With China’s debut in international standardized testing, students in Shanghai have surprised experts by outscoring their counterparts in dozens of other countries, in reading as well as in math and science, according to the results of a respected exam.
“I know skeptics will want to argue with the results, but we consider them to be accurate and reliable, and we have to see them as a challenge to get better,” he added. “The United States came in 23rd or 24th in most subjects. We can quibble, or we can face the brutal truth that we’re being out-educated.”
In math, the Shanghai students performed in a class by themselves, outperforming second-place Singapore, which has been seen as an educational superstar in recent years. The average math scores of American students put them below 30 other countries.
PISA scores are on a scale, with 500 as the average. Two-thirds of students in participating countries score between 400 and 600. On the math test last year, students in Shanghai scored 600, in Singapore 562, in Germany 513, and in the United States 487.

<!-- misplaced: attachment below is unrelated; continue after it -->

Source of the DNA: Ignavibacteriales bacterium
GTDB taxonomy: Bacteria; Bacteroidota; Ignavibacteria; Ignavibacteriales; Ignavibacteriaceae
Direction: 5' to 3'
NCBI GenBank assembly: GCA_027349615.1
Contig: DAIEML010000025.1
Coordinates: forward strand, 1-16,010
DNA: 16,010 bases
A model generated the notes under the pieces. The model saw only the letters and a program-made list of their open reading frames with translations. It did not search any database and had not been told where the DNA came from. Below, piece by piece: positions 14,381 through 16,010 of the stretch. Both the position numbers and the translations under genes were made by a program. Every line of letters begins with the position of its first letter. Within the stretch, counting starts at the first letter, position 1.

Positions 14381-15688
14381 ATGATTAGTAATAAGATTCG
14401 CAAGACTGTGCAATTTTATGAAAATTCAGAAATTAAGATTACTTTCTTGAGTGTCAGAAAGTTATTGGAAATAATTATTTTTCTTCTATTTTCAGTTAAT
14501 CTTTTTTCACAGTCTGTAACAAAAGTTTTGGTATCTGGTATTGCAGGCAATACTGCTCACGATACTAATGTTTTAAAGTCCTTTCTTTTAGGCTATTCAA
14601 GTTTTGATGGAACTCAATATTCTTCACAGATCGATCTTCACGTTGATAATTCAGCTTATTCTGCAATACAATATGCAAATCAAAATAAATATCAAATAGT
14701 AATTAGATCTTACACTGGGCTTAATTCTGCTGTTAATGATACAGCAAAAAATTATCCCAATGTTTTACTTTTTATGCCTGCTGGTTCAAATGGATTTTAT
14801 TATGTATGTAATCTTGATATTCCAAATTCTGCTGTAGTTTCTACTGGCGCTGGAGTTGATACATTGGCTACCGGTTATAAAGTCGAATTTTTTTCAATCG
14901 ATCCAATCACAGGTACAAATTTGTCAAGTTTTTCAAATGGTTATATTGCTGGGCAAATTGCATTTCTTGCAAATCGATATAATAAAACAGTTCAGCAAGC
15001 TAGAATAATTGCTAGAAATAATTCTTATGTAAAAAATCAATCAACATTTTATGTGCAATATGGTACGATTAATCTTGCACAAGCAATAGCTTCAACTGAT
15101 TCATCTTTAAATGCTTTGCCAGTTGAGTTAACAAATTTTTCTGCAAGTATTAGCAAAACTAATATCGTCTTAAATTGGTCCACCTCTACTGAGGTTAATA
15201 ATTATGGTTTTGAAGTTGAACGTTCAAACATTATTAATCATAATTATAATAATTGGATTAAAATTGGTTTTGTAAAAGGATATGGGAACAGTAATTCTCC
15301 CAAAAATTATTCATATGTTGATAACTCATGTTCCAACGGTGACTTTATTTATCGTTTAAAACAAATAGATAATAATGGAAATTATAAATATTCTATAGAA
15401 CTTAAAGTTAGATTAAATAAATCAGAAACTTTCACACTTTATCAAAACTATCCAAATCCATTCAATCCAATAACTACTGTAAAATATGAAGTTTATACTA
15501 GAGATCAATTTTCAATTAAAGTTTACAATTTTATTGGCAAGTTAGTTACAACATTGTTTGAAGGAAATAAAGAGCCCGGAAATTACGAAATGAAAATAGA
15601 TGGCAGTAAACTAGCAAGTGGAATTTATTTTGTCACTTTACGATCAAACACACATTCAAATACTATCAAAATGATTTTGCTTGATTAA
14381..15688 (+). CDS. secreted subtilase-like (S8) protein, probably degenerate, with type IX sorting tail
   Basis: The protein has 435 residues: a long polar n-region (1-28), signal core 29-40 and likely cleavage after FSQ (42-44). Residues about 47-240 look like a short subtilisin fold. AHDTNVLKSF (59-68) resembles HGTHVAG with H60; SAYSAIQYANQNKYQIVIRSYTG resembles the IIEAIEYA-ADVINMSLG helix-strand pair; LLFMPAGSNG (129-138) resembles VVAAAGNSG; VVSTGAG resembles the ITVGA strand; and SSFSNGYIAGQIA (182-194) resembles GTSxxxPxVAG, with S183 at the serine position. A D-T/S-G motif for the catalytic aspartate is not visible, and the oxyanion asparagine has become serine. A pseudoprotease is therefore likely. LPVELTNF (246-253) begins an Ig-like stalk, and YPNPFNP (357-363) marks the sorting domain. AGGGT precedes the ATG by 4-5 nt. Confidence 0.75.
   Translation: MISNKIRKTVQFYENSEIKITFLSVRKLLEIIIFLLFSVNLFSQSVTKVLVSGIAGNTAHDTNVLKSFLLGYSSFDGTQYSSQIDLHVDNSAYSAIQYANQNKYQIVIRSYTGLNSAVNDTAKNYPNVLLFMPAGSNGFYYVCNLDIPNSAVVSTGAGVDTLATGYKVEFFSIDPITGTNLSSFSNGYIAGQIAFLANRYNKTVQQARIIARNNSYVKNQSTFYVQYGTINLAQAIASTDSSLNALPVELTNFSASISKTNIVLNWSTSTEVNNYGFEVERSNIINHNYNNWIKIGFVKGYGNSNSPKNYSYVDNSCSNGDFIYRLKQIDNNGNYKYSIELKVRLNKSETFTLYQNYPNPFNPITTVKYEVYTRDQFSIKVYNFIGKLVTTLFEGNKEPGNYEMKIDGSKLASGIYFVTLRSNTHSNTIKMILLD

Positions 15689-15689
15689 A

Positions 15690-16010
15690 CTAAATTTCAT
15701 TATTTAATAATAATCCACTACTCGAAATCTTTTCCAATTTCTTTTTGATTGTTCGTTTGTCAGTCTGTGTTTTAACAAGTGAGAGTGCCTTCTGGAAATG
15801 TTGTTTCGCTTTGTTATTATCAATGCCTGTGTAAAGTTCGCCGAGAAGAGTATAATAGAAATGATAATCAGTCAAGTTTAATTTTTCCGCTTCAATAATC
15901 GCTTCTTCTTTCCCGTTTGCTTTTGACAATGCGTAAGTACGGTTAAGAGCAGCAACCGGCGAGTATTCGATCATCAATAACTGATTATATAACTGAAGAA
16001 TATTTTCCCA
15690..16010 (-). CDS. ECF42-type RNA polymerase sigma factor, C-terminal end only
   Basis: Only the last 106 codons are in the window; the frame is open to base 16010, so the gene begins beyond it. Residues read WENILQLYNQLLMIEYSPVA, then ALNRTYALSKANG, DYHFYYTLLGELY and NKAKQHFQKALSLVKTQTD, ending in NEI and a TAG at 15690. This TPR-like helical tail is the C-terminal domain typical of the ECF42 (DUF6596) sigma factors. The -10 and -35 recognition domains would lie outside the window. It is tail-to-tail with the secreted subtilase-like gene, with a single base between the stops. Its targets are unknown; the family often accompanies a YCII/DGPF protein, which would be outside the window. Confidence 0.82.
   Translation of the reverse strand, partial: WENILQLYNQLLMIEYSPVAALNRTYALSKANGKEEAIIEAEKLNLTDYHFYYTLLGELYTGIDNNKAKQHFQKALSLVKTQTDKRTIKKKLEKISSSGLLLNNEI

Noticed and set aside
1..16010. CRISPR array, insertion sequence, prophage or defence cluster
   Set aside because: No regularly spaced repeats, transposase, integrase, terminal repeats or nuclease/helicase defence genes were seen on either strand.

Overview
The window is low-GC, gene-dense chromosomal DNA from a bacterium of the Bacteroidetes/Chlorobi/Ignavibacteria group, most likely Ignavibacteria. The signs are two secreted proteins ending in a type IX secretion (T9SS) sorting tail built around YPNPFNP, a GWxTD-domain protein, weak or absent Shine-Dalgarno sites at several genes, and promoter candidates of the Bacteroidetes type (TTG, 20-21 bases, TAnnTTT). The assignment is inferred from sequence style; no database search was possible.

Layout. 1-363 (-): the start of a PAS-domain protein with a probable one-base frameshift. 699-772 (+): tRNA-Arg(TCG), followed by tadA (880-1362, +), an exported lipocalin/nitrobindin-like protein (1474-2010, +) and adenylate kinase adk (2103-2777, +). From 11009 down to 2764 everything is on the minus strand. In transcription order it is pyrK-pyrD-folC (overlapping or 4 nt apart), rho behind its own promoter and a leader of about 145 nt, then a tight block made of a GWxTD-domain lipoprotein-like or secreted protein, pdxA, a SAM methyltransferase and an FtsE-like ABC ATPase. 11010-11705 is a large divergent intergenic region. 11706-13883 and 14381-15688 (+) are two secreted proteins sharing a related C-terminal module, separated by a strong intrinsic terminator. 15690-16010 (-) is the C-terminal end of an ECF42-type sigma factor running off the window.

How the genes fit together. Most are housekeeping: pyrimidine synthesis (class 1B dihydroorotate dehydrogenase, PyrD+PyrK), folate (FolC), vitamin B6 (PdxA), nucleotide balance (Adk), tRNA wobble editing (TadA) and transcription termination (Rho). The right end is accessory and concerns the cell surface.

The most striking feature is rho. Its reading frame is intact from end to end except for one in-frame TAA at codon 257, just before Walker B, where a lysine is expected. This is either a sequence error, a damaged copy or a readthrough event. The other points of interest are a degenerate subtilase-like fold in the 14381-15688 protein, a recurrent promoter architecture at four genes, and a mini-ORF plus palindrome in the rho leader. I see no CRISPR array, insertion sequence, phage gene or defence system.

In reading, Shanghai students scored 556, ahead of second-place Korea with 539. The United States scored 500 and came in 17th, putting it on par with students in the Netherlands, Belgium, Norway, Germany, France, the United Kingdom and several other countries.
In science, Shanghai students scored 575. In second place was Finland, where the average score was 554. The United States scored 502 — in 23rd place — with a performance indistinguishable from Poland, Ireland, Norway, France and several other countries.
US students are performing poorly in science and math -- the two subject areas that will lead to better jobs.
If you were a company that was looking to build a factory/manufacturing facility, where would you locate it? Frankly, offshoring to Asia makes sense because of the far better educated work force.